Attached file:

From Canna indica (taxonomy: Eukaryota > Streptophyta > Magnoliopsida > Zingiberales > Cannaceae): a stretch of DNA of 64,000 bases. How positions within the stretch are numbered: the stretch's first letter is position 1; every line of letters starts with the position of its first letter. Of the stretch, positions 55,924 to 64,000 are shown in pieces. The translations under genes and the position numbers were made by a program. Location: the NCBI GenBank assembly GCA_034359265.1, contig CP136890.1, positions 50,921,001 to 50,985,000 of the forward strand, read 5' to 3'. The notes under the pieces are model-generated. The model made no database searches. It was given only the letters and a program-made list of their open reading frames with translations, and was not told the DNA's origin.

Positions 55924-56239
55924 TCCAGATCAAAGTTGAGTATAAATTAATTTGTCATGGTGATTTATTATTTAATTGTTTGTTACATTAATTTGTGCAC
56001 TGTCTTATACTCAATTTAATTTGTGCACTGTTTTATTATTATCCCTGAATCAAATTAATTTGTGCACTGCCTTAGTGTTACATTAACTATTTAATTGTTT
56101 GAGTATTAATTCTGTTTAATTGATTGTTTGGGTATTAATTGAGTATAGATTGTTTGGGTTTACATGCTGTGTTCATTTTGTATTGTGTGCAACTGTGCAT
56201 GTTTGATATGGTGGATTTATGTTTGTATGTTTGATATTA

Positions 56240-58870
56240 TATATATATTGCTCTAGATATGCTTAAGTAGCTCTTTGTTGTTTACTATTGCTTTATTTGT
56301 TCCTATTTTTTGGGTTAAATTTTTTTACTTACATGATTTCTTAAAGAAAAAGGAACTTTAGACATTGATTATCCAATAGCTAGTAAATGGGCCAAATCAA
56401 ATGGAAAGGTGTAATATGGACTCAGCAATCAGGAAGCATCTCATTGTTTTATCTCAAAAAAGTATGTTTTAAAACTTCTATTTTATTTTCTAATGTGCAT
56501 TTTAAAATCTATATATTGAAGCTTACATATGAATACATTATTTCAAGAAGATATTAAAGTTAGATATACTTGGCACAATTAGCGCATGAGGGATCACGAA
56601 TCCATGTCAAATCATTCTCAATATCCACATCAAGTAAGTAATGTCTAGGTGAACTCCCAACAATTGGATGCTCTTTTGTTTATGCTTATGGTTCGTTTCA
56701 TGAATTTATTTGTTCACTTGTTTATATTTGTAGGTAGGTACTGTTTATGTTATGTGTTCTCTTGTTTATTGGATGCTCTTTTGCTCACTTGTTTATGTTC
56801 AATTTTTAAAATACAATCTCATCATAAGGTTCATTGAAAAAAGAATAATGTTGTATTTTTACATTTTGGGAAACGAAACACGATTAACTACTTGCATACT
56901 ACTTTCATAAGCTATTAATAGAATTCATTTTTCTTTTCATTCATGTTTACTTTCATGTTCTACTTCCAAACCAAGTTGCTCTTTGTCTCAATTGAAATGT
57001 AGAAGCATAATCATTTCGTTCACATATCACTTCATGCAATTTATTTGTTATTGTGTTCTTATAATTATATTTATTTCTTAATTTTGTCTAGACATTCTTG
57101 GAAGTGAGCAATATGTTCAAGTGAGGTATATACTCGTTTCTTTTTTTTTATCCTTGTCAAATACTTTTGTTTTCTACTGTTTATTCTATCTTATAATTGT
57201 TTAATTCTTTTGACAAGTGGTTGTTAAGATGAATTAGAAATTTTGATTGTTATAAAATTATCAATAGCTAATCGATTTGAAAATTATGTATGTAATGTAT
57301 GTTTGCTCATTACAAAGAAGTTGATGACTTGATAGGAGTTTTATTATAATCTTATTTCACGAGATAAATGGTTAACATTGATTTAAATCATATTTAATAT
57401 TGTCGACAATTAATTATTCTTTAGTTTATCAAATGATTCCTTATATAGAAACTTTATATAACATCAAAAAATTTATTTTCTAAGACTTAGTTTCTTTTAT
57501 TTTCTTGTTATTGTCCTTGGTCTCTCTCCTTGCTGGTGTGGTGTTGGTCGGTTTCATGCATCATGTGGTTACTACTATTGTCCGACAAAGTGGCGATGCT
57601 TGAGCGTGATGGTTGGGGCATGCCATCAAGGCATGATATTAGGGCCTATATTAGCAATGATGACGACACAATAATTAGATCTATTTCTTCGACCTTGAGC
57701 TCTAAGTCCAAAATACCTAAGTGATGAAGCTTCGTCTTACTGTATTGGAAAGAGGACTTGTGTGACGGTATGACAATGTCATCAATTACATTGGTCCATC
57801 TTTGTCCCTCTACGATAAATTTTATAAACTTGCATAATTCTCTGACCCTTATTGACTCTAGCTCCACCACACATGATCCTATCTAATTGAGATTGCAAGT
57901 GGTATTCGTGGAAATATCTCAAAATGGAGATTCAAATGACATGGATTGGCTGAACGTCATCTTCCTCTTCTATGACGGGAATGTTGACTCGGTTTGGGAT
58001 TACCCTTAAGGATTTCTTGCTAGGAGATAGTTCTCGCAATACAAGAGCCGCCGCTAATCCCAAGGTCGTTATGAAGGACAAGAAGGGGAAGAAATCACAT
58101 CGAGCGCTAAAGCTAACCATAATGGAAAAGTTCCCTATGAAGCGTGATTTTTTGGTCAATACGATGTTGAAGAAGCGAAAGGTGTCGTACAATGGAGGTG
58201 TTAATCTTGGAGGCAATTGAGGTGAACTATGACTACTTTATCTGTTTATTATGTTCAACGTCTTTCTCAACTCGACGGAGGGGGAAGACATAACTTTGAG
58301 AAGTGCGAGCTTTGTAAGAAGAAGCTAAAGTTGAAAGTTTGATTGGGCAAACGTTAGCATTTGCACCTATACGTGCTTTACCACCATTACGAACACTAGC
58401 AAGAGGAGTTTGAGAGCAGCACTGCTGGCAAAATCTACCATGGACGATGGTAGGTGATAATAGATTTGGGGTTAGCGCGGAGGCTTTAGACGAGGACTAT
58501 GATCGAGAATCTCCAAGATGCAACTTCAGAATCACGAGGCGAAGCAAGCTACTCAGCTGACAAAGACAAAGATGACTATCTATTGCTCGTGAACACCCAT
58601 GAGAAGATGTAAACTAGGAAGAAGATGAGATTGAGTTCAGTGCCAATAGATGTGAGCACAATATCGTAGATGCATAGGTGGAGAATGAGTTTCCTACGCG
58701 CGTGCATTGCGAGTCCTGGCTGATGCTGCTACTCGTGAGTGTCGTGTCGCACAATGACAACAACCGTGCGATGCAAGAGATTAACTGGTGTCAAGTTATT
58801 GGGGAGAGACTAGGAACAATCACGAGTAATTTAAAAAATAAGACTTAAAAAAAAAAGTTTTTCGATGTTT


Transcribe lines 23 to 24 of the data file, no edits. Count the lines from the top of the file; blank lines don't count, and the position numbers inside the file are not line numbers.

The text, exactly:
57701 TCTAAGTCCAAAATACCTAAGTGATGAAGCTTCGTCTTACTGTATTGGAAAGAGGACTTGTGTGACGGTATGACAATGTCATCAATTACATTGGTCCATC
57801 TTTGTCCCTCTACGATAAATTTTATAAACTTGCATAATTCTCTGACCCTTATTGACTCTAGCTCCACCACACATGATCCTATCTAATTGAGATTGCAAGT